Nfld. & Labrador

How the Basilica's funeral for Ron Hynes came to have a warm, informal tone

It was a funeral that many have touted as being unconventional for a Roman Catholic church, and the tone was no accident.
The funeral service for celebrated musician Ron Hynes took place Monday in St. John's 0:34

It was a funeral that many have touted as being unconventional for a Roman Catholic church, but most people who attended Ron Hynes' service earlier this week were pleased to see a more relaxed, warm atmosphere.

Hynes died on Nov. 19, after a second battle with cancer.

Father Paul Lundrigan conducted Monday's service at the Basilica of St. John the Baptist

He told CBC Radio's On the Go that members of Hynes's family had attended Gerry Squires's funeral at the Basilica, and wondered if they could arrange something similar.

Ron Hynes, seen with fan Michelle Evans at a house performance in November, had been fighting a second bout of cancer before his death. (Submitted by Michelle Evans)

"[Hynes] often times had said, 'I'd love to go there someday,' and they thought it would be appropriate for him," Lundrigan said.

Though Hynes's service had traditional elements, toward the end some people danced in the sanctuary aisles to his iconic song St. John's Waltz, prompting some to wonder if the diocese was taking a new and more inclusive direction. 

Great change over the years

Hynes's longtime friend and collaborator Greg Malone delivered the eulogy, while Cathy Jones led the congregation in a Buddhist meditation.

Lundrigan said he's seen a change in the way funerals and wakes are conducted.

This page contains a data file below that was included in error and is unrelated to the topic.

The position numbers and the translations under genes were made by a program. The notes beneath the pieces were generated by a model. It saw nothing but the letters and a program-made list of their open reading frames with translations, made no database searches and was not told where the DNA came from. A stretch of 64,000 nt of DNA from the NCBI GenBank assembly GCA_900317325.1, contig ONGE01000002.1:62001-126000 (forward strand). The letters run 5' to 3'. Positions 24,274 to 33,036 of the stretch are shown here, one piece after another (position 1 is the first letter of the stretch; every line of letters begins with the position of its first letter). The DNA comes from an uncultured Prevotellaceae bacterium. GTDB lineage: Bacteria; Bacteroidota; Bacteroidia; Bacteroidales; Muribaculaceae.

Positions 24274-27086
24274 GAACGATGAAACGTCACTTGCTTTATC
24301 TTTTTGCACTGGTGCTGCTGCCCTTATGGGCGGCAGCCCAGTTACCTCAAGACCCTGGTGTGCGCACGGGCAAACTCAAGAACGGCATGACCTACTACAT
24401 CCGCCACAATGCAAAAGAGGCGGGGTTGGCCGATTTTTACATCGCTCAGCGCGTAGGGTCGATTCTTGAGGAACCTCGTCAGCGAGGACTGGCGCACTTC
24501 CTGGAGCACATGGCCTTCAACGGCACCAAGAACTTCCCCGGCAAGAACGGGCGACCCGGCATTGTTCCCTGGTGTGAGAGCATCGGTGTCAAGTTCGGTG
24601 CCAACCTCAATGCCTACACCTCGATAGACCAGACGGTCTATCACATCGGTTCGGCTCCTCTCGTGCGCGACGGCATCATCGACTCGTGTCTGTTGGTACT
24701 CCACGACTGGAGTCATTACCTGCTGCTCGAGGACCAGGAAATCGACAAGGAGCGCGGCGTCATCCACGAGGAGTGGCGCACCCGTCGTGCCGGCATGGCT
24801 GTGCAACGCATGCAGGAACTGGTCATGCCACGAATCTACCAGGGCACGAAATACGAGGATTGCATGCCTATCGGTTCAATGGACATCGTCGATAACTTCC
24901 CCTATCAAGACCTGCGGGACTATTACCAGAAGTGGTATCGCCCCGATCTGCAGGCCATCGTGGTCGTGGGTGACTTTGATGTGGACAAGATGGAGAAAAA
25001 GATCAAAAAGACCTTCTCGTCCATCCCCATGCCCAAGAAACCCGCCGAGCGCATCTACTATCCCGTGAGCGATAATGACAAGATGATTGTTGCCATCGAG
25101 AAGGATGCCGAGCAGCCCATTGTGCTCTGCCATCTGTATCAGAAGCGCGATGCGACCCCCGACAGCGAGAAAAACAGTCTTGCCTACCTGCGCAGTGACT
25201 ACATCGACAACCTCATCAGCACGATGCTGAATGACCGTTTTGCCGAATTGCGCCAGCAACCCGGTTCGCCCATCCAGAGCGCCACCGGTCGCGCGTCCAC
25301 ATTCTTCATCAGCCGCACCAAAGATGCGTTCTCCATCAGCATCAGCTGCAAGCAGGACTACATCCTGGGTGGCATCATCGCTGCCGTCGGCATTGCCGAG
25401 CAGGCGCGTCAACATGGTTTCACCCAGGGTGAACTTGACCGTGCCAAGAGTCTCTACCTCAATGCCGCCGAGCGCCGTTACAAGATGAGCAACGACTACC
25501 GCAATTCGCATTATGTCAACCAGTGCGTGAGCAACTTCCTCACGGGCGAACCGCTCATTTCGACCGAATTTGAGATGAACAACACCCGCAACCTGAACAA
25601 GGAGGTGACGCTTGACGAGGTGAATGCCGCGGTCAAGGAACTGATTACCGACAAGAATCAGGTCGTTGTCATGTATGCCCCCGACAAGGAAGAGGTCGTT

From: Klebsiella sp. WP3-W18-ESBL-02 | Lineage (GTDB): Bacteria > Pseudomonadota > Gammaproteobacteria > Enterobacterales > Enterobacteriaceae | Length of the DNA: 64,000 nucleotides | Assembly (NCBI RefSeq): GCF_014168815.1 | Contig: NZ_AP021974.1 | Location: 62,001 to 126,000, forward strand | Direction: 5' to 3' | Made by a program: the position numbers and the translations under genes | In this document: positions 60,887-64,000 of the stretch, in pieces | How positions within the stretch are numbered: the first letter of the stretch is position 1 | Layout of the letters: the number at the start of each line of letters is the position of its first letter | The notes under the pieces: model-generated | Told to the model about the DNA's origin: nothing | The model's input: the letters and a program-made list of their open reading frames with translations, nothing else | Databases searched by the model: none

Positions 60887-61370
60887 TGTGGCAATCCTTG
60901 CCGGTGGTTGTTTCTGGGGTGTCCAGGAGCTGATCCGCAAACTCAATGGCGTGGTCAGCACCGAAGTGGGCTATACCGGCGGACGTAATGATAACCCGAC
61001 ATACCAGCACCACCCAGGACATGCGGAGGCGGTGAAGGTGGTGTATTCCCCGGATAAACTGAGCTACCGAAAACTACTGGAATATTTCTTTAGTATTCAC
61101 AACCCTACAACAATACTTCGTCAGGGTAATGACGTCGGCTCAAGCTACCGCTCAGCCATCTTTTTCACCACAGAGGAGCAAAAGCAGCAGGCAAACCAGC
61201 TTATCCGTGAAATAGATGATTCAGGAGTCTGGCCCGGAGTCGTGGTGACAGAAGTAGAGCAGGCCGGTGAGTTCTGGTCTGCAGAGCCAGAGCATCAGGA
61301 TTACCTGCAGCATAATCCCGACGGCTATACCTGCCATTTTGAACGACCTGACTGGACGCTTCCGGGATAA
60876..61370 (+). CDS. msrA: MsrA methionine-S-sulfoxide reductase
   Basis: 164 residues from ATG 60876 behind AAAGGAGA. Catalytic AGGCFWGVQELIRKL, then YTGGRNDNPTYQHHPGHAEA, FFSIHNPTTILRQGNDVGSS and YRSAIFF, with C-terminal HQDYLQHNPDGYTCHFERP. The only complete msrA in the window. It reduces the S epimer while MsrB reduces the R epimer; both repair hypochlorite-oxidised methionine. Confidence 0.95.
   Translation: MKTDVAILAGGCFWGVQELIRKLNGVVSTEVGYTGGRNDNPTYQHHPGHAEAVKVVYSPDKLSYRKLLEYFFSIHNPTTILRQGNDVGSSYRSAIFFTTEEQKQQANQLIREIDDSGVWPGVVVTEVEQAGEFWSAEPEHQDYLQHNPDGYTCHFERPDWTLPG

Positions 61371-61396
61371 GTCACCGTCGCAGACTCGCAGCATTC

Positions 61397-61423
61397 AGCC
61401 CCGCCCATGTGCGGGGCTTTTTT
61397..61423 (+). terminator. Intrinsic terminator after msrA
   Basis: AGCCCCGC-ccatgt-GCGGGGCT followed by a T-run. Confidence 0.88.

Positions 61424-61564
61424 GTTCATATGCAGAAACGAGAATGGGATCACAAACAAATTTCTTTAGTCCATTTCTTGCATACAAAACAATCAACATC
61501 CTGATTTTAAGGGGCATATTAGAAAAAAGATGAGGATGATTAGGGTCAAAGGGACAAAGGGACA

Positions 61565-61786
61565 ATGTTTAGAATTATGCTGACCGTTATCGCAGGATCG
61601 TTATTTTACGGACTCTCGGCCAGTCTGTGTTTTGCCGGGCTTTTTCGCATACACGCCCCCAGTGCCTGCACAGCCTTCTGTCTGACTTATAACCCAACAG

"The wake services that we have now in funeral homes and different venues, and sometimes even within churches, are much different than they would have been years ago," he said.

"We have eulogies, we have songs that are sung, we have celebrations. And I find that more and more people are going to these celebrations because they are a large gathering of people who are intimately connected."

Some members of the congregation at Ron Hynes' funeral danced in the sanctuary aisles of the Basilica of St. John the Baptist to the St. John's Waltz. (CBC)

Anne Walsh, executive assistant to Archbishop Martin Currie, said the Archdiocese of St. John's wants to highlight that the Basilica belongs to the people of the province.

"But we see it as part of the cultural heritage, the patrimony of Newfoundlanders, too. There's been a lot of times when we've opened the Basilica for celebrations, both formal and informal," Walsh said.

"One of the more formal ones that people would remember would be the Ocean Ranger memorial, or the Cougar Helicopter memorial, or Joey Smallwood's funeral — none of which were Roman Catholic celebrations, per se — but were experiences of the church, the people of Newfoundland."

Lundrigan said because of its historic, cultural and artistic significance, the Basilica is a setting for people to share memories as part of a broader community. 

"To share the common denominator that we have as human beings, to share love and compassion — and that was what we were expressing in all of these celebrations. Historically, that's what we've always done with the Basilica," he said.

The Basilica of St. John the Baptist was officially consecrated in September 1855. (CBC)

Comments

To encourage thoughtful and respectful conversations, first and last names will appear with each submission to CBC/Radio-Canada's online communities (except in children and youth-oriented communities). Pseudonyms will no longer be permitted.

By submitting a comment, you accept that CBC has the right to reproduce and publish that comment in whole or in part, in any manner CBC chooses. Please note that CBC does not endorse the opinions expressed in comments. Comments on this story are moderated according to our Submission Guidelines. Comments are welcome while open. We reserve the right to close comments at any time.